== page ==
Japan, the land of sushi, anime, and kimonos—and so much more.
This summer, we decided to go beyond our usual visits to my Japanese mother’s relatives, and take the children (ages 10 and 8) on a bit of a history tour.
With North Korean and Iranian nuclear escalation threats in the news, the main stop was Hiroshima. For my history buff daughter, the Hiroshima Peace Memorial Museum moved her book knowledge about the horrors of nuclear warfare from her head into her heart. Her thoughts after visiting the museum: “The photographs of the children and the stories of survivors—describing the explosion, looking for relatives, seeing dead bodies in the river—were horrible. It was just a normal neighborhood like any of ours, and once the bomb was released, nobody could take it back. People need to know about nuclear war because if something like this is going to happen again, I want people to fight it.”
All of the exhibits have signs in English, and the children peppered us with questions during the walk to dinner. Hiroshima Station, like many major train stations in Japan, has a sophisticated food hall and array of restaurants. Hiroshima is known for its okonomiyaki (or, a Japanese savory pancake); it’s a thin layer of batter and a lot of cabbage over yakisoba noodles, with toppings including oysters, squid, and cheese. The adults loved the meal; the kids stuck with side helpings of fried noodles.
The Floating Shrine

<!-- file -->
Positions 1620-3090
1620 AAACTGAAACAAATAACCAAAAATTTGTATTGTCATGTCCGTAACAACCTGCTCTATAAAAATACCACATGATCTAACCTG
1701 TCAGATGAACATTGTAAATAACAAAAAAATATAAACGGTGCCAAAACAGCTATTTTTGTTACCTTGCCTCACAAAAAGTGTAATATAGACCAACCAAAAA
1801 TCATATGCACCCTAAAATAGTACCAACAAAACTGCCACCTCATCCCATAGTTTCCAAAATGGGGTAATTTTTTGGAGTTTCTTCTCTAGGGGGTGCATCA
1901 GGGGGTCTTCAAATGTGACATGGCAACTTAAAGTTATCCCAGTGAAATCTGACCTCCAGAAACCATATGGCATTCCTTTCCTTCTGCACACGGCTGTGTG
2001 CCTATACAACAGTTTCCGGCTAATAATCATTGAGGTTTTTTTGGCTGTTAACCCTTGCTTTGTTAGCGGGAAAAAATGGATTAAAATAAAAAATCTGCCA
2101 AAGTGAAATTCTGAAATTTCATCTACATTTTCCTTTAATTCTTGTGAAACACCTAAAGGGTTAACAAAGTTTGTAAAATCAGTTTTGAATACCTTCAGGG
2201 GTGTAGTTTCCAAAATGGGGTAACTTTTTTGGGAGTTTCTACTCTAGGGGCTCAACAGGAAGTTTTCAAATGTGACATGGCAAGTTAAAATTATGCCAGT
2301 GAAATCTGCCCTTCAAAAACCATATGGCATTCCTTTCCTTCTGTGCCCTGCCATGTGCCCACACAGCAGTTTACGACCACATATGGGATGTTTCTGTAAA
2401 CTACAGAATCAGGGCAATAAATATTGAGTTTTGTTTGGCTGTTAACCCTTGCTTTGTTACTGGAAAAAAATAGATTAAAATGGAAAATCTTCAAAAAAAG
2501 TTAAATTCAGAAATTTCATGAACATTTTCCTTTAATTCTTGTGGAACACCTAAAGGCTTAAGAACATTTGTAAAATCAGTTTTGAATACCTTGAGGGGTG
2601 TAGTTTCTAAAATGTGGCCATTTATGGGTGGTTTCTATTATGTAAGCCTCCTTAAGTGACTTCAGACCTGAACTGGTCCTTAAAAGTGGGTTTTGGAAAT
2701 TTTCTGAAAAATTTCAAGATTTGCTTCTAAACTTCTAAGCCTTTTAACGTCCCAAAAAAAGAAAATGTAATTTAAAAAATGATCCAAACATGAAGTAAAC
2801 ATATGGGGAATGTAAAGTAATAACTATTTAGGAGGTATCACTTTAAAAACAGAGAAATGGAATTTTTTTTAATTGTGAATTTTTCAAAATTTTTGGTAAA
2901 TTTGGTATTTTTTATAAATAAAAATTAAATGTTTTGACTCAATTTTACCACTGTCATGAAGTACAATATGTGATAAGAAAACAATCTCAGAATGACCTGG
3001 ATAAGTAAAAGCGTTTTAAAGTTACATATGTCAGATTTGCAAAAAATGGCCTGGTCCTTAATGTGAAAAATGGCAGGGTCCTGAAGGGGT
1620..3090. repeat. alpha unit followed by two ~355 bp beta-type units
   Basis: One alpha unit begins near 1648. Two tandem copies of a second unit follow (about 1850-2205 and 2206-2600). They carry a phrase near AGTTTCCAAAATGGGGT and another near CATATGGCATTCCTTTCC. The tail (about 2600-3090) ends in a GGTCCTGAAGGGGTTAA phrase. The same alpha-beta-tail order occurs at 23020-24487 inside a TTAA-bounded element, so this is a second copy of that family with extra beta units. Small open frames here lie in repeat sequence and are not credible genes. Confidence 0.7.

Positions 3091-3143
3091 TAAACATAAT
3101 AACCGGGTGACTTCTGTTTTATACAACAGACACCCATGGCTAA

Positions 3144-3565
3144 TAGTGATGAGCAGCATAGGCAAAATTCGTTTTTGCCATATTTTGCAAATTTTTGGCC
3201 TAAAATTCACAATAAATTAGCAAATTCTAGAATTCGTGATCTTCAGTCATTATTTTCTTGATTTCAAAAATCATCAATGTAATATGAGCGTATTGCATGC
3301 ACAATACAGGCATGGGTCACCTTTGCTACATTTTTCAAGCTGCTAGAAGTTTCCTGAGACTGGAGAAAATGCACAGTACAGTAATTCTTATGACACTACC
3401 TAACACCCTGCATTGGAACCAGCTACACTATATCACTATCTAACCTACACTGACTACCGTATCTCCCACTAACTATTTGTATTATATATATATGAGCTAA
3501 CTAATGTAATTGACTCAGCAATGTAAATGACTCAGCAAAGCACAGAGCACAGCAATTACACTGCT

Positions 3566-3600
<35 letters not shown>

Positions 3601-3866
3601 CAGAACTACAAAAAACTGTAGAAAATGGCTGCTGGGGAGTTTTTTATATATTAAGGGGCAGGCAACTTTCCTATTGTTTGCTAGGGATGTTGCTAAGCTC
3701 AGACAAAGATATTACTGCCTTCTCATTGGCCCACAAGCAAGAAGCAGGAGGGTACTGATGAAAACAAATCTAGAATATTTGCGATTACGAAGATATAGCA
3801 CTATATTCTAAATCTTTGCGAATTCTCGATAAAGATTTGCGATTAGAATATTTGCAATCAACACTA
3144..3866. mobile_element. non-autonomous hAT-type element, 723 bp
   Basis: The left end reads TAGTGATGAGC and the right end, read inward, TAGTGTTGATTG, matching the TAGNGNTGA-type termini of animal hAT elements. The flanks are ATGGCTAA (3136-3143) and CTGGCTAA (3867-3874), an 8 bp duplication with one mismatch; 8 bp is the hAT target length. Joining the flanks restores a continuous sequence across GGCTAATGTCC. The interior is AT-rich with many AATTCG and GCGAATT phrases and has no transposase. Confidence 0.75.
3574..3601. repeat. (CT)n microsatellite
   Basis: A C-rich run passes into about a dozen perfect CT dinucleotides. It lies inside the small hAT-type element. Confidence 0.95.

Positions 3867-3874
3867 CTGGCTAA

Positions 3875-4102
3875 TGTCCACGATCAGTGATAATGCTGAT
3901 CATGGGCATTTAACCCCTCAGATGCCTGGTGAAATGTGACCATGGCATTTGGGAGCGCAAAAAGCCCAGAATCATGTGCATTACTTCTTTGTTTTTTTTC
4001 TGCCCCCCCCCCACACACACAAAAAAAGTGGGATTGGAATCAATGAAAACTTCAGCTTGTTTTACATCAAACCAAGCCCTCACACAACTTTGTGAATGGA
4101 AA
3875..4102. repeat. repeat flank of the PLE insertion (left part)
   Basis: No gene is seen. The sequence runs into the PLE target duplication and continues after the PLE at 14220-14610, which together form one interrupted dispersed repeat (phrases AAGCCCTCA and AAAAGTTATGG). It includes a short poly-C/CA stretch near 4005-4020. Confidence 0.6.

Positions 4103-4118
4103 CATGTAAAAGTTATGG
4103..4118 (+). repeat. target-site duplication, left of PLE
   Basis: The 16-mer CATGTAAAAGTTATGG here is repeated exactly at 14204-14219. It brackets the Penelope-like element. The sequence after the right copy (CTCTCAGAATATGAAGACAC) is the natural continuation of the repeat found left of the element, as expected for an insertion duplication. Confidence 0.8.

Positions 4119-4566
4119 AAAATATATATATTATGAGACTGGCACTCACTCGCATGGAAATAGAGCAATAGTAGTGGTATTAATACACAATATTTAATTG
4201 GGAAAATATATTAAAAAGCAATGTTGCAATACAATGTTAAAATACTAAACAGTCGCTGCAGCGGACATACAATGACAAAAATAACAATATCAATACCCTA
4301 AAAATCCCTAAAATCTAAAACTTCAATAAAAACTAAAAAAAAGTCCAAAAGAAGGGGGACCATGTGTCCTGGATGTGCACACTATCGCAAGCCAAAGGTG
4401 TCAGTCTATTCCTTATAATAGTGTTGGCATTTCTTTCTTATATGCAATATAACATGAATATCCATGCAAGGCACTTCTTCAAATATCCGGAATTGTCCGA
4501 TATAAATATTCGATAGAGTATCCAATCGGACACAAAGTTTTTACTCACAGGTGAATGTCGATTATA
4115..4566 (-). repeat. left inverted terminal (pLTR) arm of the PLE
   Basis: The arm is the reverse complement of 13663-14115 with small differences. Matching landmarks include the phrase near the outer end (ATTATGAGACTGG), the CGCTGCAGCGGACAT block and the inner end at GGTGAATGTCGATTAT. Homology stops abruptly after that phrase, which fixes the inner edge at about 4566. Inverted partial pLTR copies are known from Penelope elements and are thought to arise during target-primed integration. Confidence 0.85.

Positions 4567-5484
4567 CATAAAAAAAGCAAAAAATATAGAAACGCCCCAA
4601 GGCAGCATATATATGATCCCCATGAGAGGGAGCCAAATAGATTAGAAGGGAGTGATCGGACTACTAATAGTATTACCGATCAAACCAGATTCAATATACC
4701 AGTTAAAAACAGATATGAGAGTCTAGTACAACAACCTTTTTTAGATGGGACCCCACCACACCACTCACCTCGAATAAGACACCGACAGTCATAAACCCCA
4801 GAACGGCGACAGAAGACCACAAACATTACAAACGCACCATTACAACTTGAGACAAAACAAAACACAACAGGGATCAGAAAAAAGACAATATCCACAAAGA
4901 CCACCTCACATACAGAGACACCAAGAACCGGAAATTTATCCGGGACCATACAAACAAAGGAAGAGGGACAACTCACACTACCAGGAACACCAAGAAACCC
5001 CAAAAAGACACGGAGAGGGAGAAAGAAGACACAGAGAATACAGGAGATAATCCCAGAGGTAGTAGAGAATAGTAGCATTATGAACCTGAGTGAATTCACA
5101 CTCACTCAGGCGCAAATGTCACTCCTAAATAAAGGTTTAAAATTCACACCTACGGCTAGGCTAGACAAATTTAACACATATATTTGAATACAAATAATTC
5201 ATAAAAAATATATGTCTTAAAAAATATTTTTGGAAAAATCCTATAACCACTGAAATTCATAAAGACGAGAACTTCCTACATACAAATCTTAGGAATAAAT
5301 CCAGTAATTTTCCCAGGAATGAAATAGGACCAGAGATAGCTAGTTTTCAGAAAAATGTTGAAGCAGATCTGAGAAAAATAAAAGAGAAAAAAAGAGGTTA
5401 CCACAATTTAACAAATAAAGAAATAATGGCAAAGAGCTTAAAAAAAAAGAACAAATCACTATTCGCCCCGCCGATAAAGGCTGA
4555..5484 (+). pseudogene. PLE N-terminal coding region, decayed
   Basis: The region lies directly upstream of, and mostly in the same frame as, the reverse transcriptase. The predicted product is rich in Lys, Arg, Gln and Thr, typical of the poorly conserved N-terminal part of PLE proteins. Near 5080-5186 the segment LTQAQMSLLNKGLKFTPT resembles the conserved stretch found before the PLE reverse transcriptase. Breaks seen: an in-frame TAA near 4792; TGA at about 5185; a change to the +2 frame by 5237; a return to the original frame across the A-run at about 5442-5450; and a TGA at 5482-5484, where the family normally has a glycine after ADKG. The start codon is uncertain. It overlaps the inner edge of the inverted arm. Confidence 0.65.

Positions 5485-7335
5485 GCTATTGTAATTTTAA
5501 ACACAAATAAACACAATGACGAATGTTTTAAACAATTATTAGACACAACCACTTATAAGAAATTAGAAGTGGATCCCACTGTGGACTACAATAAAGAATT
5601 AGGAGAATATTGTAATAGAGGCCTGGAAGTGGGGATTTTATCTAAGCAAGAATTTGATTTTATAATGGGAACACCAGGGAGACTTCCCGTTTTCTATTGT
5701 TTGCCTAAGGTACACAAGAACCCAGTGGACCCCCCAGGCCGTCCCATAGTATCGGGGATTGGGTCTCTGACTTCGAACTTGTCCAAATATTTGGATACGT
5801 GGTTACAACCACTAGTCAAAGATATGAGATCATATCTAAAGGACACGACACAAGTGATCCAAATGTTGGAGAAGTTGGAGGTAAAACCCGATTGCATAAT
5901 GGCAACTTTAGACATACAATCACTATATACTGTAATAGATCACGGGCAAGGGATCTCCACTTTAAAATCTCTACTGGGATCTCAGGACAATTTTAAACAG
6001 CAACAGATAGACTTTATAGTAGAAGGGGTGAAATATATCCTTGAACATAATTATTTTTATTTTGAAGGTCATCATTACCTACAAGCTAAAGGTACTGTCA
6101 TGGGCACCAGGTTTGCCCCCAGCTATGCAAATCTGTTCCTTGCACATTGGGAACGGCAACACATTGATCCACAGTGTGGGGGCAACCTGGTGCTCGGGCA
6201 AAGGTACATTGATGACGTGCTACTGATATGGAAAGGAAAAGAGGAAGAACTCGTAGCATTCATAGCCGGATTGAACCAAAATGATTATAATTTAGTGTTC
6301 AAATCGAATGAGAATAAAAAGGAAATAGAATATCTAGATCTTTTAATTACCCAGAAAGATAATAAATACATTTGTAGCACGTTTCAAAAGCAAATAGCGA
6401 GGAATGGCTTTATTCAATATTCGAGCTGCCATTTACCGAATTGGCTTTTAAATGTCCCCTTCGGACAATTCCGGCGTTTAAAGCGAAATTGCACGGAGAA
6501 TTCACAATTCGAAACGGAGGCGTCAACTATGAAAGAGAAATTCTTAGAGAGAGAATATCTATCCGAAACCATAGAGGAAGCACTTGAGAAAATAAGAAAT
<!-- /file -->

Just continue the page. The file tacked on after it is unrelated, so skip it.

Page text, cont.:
The day after the museum, we boarded a boat from the south end of Hiroshima to Miyajima, a small island less than an hour outside of the city. A designated UNESCO World Heritage Site, it’s famous for Itsukushima shrine and its torii gate, which are built over water and appear as if they’re floating during high tide. Deer roam wild and were amenable to being petted as we walked along a street lined with souvenir shops to the spotless aquarium. There, we were wowed by the frequency of events including watching performing seals, holding starfish, and petting penguins—again, with easy access in English. The ocean breeze and wider, less crowded roads made it a wonderful break for all of us from busy city life in Japan.
Traditions by the Sea of Japan
A night in a ryokan, or a traditional Japanese inn, while expensive, is worth it to experience traditional Japanese culture. Sleeping on a futon laid for you on a tatami floor, soaking in a communal hot spring bath onsen (though some ban people with tattoos), and eating artfully arranged, flavorful meals are just the ticket to unwinding from the bustle of life. We stayed in a ryokan by the western shores along the Sea of Japan, but there are plenty closer to Tokyo that are just a bullet train ride away and may have more tourist-friendly attitudes.
While in that western area—shaken the following week by a magnitude 6.5 earthquake—we took in a showing of maiko dancers. The maiko gracefully emerged onto the tatami flooring and, accompanied by a shamisen player, performed three dances. Witnessing such living history firsthand impressed upon us the artistry and attention to detail that permeates Japanese culture. It takes maiko nearly two hours to dress in layers of colorful silk kimonos, apply their heavy makeup, and decorate their hair—and they dress nearly every day for lessons and performances.
Less History, More Fun
A visit to Japan offers more than its ancient history. The food and energy of Tokyo; the unique twist to the Disney franchise with Tokyo Disney Sea next door to Disneyland; and the summertime firework displays and festivals offer travelers a look at modern Japanese culture.
Sara Blanchard is co-host of the Dear White Women podcast. If you have a story, or know of a NE Denver neighbor involved in interesting or surprising endeavors, please send a brief note to firstname.lastname@example.org.